A Journey Through Time: Tracing the History of Gender Identity

Gender identities have been studied throughout history, and scientific evidence suggests they aren’t limited to a binary classification. Let’s start at the beginning.

By Rowan Zeoli Last Updated: April 06, 2023
Last Updated: April 06, 2023
Artwork By Natalia Sarmiento

Trans and gender-diverse people have always existed. In every culture, people defy the rigidity of binary sex. 

Looking through the history of how people view and express gender identity, the following cycle tends to repeat itself:

  1. Powerful people view individual autonomy and expression as a challenge to their authority. 
  2. They incite moral panic to marginalize and eradicate trans people. 
  3. This ultimately fails. 
  4. They assimilate gender diversity into the larger culture. 
  5. A new group attempts to gain power. 
  6. Begin again at step one.

This cycle has persisted for millennia. Though it’s nowhere near exhaustive, this article takes a look at the history of gender identity around the globe to show how it isn’t the new phenomenon conservative personalities would have you think it is.

What Is Gender Identity?

Gender identity is an individual’s internal experience of their gender. Regardless of outward appearance, gender identity has to do with how a person feels inwardly. 

Cisgender people identify with their assigned gender at birth. These are either assigned male at birth (AMAB) or assigned female at birth (AFAB), but the gender assigned to you at birth may not be the one you agree with.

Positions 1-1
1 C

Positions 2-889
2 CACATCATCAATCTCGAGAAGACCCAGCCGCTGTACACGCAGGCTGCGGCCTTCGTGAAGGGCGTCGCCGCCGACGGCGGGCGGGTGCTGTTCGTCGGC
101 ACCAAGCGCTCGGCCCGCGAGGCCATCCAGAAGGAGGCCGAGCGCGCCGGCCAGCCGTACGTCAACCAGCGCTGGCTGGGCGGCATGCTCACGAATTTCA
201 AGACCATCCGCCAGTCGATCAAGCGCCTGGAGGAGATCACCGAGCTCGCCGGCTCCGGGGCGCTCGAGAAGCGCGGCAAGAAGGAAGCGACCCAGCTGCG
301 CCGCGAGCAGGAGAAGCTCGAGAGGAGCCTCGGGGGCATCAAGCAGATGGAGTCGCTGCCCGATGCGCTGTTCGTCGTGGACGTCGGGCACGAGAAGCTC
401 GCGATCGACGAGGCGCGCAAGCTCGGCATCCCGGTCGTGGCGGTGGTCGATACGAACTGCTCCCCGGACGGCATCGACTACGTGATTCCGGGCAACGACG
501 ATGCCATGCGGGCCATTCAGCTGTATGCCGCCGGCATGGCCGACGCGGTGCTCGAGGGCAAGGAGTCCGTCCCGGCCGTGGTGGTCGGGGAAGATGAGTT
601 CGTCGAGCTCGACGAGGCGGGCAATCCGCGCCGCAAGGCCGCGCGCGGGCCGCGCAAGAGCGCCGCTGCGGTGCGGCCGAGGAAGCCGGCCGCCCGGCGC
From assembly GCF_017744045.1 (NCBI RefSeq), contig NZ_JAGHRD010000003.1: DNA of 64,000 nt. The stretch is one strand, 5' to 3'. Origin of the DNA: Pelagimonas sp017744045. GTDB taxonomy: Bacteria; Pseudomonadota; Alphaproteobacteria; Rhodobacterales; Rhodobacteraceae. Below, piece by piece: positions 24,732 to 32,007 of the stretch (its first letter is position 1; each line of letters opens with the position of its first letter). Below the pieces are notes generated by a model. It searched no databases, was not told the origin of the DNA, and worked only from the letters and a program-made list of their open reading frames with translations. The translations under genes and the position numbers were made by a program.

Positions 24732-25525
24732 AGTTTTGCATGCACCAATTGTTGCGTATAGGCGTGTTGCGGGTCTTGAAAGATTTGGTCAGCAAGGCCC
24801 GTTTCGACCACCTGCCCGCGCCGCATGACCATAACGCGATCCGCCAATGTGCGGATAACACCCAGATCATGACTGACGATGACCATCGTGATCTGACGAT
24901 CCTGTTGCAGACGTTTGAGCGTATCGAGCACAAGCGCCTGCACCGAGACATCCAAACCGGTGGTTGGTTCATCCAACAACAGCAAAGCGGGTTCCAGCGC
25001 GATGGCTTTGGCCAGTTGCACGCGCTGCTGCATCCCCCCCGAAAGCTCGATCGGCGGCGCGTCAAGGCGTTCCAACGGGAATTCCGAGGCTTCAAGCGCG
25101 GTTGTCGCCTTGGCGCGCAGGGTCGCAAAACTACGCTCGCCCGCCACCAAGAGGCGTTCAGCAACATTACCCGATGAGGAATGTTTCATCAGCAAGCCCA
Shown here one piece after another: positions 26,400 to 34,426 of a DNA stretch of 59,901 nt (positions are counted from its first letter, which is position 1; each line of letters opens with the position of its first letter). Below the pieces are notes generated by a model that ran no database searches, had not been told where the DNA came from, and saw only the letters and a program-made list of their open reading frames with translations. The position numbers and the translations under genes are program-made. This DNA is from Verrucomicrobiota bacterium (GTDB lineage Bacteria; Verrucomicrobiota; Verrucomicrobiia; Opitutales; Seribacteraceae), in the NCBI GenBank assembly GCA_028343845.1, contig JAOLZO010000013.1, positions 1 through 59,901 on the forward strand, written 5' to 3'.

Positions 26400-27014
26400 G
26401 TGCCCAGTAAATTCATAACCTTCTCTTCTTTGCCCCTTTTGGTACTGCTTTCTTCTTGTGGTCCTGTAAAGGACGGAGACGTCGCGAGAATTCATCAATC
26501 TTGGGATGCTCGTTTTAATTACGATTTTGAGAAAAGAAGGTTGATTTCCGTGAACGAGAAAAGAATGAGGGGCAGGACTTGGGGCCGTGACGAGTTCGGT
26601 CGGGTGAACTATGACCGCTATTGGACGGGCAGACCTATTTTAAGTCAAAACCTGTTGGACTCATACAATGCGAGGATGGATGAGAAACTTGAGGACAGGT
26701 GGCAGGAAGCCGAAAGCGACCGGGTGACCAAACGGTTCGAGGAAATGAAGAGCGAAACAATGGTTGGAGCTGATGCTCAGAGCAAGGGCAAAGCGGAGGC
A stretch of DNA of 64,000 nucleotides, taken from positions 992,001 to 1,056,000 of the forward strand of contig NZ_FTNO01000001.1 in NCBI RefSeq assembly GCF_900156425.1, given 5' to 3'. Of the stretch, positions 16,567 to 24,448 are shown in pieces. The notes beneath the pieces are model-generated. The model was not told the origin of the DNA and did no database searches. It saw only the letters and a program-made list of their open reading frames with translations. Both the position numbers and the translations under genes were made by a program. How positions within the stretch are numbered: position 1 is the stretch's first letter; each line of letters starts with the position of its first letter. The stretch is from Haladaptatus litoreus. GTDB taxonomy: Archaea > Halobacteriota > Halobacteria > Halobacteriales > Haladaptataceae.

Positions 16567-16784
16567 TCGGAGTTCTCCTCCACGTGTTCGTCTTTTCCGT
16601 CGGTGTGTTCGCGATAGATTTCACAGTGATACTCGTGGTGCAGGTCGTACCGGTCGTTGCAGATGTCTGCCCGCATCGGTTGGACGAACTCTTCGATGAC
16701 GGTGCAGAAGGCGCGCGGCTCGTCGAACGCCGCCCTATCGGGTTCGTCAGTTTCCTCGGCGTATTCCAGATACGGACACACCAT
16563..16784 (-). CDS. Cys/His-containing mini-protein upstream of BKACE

Transgender people do not align with their assigned gender to varying degrees. 

  • Binary Trans — A trans man or woman who identifies primarily with a binary gender. 
  • Trans-Masc — Short for transgender masculine. A nonbinary person who identifies mostly with masculinity.
  • Trans-Femme — Short for transgender feminine. A nonbinary person who identifies mostly with femininity. 
  • Nonbinary — An umbrella term for those who do not fully identify with either binary gender. 
  • Agender — Someone who does not identify with the concept of gender whatsoever.

For many, these terms are new and may seem confusing, but it’s really quite straightforward  —  nobody can tell you who you are but you.

What is the Difference Between Gender & Sexual Identity?

Sex is a classification of physical and physiological features we’ve assigned meaning to. Gender is a culturally-created social categorization defined by a set of behaviors and roles. 

Judith Butler referred to fulfilling these social expectations as the “performance of gender” [1]. Gender and how a person expresses it is up to each individual, as opposed to sex which is more of a definition based on scientific criteria.

Gender isn’t alone in not being a binary system; even sex extends beyond two choices. Sexual chromosomes  —  the genes responsible for determining sex  —  have dozens of potential combinations and physical expressions. 

Intersex people  —  who have a combination of gendered features  —  make up anywhere from 1.5–3% of the population [2]. Gender essentialists believe gender is the inevitable social result of sex, which is historically and scientifically incorrect.

Who Invented The Gender Binary?

No one individual invented the gender binary. A series of events have dwindled the expansive potential of human identity to male or female, starting with European aristocrats putting a pseudo-scientific spin on the Divine Right of Kings. 

Pre-Enlightenment scholars used a one-sex model of gender. Male and female anatomy were different manifestations of a single body. Various ancient cultures viewed sex as something unstable, believing temperature and moisture levels could change a baby’s sex or feminize a man [3].  

In the 17th century, Enlightenment thinkers shifted to the two-sex model of gender, favoring “rationalism” above all previous social, religious, and political ideas. Victorian academics formalized the modern gender binary in the 19th century.